Thursday, January 22, 2015

More Uses Deduced for Antikythera

Scientists keep edging closer to determining the who, what and why of the Antikythera Mechanism recovered from an ancient shipwreck near Crete in 1901.
So far, we know the strange, complex assembly of bronze gears could accurately predict lunar and solar eclipses and tell the positions of planets throughout the solar system.
According to the New York Times:

Now a new analysis of the dial used to predict eclipses, which is set on the back of the mechanism, provides yet another clue to one of history’s most intriguing puzzles. 
Christi├ín C. Carman, a science historian at the National University of Quilmes in Argentina, and James Evans, a physicist at the University of Puget Sound in Washington, suggest that the calendar of the mysterious device began in 205 B.C., just seven years after Archimedes died.  The mechanism was most likely housed in a wooden box and operated by a hand crank. The device itself bears inscriptions on the front and back. In the 1970s, the engravings were estimated to date from 87 B.C. But more recently, scientists examining the forms of the Greek letters in the inscriptions dated the mechanism to 150 to 100 B.C.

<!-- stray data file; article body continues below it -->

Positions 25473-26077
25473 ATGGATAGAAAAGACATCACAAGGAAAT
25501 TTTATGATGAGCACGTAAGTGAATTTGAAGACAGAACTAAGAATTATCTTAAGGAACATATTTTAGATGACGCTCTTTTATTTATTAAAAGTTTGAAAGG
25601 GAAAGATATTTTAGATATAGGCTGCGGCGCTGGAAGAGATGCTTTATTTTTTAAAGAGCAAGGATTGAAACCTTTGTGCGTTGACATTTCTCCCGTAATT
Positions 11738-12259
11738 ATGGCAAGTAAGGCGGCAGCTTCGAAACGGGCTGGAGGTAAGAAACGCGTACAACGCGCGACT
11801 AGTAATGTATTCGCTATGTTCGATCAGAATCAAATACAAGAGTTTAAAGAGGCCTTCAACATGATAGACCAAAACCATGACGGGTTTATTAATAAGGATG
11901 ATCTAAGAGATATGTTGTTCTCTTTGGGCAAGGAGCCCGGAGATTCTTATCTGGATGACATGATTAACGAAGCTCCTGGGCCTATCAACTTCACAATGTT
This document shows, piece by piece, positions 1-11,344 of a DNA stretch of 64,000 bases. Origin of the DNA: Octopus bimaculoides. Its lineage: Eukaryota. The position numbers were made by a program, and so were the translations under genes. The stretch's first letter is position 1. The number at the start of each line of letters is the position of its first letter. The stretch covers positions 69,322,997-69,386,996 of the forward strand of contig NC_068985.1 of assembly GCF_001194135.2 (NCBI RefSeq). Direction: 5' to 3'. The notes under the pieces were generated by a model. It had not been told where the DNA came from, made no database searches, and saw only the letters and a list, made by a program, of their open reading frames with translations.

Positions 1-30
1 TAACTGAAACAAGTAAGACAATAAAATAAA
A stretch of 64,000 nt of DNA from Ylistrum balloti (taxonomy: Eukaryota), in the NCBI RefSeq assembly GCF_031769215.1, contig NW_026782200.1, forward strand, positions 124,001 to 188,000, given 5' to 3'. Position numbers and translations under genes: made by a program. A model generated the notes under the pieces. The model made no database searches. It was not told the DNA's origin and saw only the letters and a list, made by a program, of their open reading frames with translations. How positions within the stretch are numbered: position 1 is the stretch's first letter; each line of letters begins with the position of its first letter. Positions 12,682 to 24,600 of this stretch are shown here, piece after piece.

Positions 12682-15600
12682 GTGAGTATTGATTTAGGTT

Over the years scientists have speculated that the mechanism might have been somehow linked to Archimedes, one of history’s most famous mathematicians and inventors. In 2008, a group of researchers reported that language inscribed on the device suggested it had been manufactured in Corinth or in Syracuse, where Archimedes lived.

1 comment:

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